Capital Markets

T-bill share of domestic debt at four-year low

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CBK governor Patrick Njoroge. FILE PHOTO | NMG

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Summary

  • Treasury bills accounted for 27.01 percent of domestic debt as at September 4, a level that was last seen on March 4, 2016 when they accounted for 26.8 percent.
  • On the other hand, the share of the debt in the form of Treasury bonds has increased to 71.29 percent, up from a low of 66.6 percent at the end of December 2019.
  • The fall in Treasury bills debt aligns to government efforts in lengthening the maturity period to reduce refinancing risk and is also partly attributed to changing preference by investors.

The proportion of domestic debt held as Treasury bills has dropped to a four-and-half year low as the Treasury shifts preference towards longer term bonds in a bid to lengthen the maturity profile.

Treasury bills accounted for 27.01 percent of domestic debt as at September 4, a level that was last seen on March 4, 2016 when they accounted for 26.8 percent.

On the other hand, the share of the debt in the form of Treasury bonds has increased to 71.29 percent, up from a low of 66.6 percent at the end of December 2019.

The fall in Treasury bills debt aligns to government efforts in lengthening the maturity period to reduce refinancing risk and is also partly attributed to changing preference by investors.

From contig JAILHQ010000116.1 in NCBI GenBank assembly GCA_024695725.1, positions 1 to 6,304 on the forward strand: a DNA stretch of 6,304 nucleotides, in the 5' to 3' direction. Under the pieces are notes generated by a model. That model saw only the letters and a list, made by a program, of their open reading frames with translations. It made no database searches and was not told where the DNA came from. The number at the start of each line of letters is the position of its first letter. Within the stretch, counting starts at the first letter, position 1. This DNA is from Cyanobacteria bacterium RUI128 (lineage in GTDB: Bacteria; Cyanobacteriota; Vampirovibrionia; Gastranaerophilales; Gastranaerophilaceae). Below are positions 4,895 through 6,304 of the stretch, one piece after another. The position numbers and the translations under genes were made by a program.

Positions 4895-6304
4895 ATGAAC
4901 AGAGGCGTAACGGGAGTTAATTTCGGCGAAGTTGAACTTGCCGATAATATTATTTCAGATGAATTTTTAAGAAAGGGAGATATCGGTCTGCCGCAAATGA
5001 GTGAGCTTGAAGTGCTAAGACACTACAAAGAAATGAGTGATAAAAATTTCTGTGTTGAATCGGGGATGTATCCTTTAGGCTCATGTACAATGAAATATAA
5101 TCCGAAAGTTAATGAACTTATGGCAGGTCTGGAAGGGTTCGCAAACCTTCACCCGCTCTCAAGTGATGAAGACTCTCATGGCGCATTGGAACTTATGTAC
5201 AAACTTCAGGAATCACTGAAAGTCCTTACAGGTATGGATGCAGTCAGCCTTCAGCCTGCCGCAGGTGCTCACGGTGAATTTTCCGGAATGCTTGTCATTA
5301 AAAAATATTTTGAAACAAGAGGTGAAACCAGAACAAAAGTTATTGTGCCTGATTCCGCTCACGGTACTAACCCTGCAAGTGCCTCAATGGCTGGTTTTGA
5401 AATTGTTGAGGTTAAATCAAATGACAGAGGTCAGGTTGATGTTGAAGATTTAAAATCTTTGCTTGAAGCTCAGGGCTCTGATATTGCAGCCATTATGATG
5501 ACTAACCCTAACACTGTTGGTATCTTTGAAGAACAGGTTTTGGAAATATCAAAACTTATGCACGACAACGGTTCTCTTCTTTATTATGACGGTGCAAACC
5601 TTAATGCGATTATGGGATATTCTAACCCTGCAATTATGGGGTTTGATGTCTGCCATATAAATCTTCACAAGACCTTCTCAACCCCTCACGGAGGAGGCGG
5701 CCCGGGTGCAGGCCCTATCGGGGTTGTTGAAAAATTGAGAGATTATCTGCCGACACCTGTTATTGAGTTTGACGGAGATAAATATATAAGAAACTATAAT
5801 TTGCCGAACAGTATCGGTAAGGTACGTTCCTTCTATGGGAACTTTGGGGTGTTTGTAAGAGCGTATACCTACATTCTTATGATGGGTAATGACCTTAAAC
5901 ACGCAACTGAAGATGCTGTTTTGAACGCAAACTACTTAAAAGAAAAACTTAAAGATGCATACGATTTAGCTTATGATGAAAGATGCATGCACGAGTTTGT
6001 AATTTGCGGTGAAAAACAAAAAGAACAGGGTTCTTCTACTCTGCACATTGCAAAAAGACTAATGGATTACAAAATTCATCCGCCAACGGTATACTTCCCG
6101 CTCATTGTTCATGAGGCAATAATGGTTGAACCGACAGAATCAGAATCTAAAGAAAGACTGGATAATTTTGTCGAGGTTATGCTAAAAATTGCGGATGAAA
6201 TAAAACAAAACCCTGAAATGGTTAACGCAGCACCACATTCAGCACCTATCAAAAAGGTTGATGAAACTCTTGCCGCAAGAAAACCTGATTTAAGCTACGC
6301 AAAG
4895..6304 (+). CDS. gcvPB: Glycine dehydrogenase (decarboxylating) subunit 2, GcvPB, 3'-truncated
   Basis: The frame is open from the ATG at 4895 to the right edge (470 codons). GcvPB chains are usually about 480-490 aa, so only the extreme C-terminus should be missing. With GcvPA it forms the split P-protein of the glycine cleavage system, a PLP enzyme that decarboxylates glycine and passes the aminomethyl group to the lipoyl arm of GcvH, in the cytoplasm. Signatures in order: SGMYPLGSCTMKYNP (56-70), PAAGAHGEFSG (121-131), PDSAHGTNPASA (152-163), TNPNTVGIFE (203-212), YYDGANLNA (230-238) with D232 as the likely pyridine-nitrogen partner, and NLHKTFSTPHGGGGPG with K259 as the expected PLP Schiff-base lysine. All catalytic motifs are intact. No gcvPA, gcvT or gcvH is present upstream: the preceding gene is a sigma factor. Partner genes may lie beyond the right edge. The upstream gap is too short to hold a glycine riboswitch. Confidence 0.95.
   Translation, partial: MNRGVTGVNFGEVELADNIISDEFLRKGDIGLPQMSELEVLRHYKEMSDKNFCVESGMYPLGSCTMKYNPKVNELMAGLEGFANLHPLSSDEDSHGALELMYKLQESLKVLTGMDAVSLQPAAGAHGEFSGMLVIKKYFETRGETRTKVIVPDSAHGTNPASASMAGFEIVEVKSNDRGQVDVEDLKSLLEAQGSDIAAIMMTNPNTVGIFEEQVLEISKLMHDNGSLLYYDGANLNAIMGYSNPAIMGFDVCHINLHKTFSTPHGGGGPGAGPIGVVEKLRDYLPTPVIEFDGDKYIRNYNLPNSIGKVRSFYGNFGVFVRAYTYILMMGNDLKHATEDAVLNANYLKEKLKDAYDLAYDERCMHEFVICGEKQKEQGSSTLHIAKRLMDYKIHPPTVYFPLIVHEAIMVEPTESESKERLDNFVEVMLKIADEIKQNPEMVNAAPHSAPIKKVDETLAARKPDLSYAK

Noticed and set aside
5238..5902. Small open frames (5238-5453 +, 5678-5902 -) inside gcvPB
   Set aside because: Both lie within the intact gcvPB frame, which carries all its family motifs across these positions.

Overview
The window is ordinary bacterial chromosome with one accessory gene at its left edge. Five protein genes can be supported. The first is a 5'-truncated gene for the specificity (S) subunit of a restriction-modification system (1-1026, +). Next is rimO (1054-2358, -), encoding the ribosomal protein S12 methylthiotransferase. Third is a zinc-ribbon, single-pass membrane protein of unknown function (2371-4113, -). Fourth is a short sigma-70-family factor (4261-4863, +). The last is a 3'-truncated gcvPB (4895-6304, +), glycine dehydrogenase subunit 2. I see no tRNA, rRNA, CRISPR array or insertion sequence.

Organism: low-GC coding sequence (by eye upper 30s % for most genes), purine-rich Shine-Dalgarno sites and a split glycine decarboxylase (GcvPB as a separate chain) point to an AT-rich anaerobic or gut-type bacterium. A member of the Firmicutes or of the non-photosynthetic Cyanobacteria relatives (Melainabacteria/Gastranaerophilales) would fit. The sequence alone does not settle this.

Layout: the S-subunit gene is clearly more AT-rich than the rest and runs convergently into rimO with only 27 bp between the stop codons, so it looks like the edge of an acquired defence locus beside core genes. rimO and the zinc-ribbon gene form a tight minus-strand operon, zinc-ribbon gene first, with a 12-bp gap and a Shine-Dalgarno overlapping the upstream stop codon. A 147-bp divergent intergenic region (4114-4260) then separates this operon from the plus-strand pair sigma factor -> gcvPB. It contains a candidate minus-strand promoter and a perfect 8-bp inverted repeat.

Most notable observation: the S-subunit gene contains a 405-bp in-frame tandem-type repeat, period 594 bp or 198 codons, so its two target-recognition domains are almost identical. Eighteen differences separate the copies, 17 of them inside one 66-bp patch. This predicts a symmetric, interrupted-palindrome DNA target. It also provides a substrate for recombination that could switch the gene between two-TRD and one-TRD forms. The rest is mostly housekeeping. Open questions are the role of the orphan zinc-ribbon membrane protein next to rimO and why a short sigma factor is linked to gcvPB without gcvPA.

“To manage this the government has been issuing longer-term debt, including being more accommodative of aggressive investor bids in Treasury bond auctions,” Renaldo D’Souza, head of research at Sterling Capital said.

“This has had the effect of lengthening the maturity profile of public debt.”

In June, CBK governor Patrick Njoroge announced the overall maturity profile of domestic debt had gone up to 5.7 years from 4.1 years in June 2018, with Treasury bond average maturities having increased from 6.1 years to 7.9 years over the period.

The Draft 2020 Budget Review And Outlook Paper revised the net domestic borrowing target to Sh554.6 billion from Sh494.3 billion in the current fiscal year.

This is after the downward revision of expected revenue by Sh110.3 billion to Sh1.52 trillion, owing to the declined economic activity that has led to high unemployment and tax incentives issued to cushion individuals and businesses against the impact of the pandemic.

“This borrowing strategy by Treasury is well thought given the current circumstances where Covid-19 has negatively impacted economic activity and depressed revenue collection,” said Mr D’Souza.

The short-term Treasury-bills (91, 182 and 364-day) have also been underperforming in the last five auctions, while bonds remain oversubscribed due to their higher yields.